Since I write about rosary beads, I do my share of myth-debunking, and like anyone else who has written about rosaries, I get a lot of questions about beads made of rose petals. As I've discussed in some detail here, modern rosaries made of rose-petal beads -- or imitations thereof -- are perpetually popular. And truly, it's a nice idea, at least when one is not smacked in the face with cheap imitation rose scent upon opening the box with the rosary in it. (I have such a rosary: I seldom open the box ;)
Nonetheless, there are some common myths about rose-petal beads, and the biggest one is that rose-petal beads have something to do with why this string of beads is called a "rosary."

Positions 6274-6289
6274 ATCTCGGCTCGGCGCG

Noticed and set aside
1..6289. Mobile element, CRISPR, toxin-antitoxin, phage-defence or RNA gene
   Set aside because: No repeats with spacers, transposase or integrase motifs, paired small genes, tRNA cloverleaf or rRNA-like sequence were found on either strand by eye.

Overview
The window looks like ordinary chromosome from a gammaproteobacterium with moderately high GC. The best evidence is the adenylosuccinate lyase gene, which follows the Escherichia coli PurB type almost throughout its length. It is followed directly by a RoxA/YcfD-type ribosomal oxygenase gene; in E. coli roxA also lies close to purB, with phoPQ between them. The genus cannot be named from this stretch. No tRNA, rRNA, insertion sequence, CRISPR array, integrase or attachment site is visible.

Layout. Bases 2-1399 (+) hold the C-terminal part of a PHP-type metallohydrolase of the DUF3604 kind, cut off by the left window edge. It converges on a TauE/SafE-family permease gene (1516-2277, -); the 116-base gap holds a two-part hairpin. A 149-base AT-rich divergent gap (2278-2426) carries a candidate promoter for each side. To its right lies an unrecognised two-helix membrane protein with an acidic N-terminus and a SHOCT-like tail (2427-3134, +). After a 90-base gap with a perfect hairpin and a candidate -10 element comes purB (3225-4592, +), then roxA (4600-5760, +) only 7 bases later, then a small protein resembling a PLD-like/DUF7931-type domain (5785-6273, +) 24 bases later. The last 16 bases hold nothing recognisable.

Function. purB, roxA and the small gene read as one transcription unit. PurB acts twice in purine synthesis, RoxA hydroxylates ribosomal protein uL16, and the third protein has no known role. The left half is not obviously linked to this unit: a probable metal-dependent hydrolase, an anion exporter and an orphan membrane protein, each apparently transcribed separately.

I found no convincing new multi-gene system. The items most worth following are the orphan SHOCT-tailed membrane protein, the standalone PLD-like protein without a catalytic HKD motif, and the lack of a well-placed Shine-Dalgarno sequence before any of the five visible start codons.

I've gone into some detail here on exactly how the rosary got that name. Briefly, "rosary" began as a word for a garden in which roses are grown. From there, a few authors used it to refer to a collection of essays, such as the Rosarium Philosophorum, a 1386 treatise on alchemy by Arnaldus de Villa Nova. It was a short step to extend this from a book of written essays to a book of written prayers, and then to any other sequence of prayers, written or not. The name "rosary" for the devotion -- which dates back to the middle 1400s with this meaning -- was reinforced by the circulation of popular legends that envisioned each prayer said as a "rose" given to the Virgin Mary.
Petals, and indeed beads, are nowhere in this story.
(Incidentally, the author of the first rosary manual, Alanus de Rupe, hated the “rose” metaphor because he thought it far too evocative of sensual pleasure. But of course that may have been why it had such wide appeal. He preferred to call the devotion the "Psalter of Our Lady.")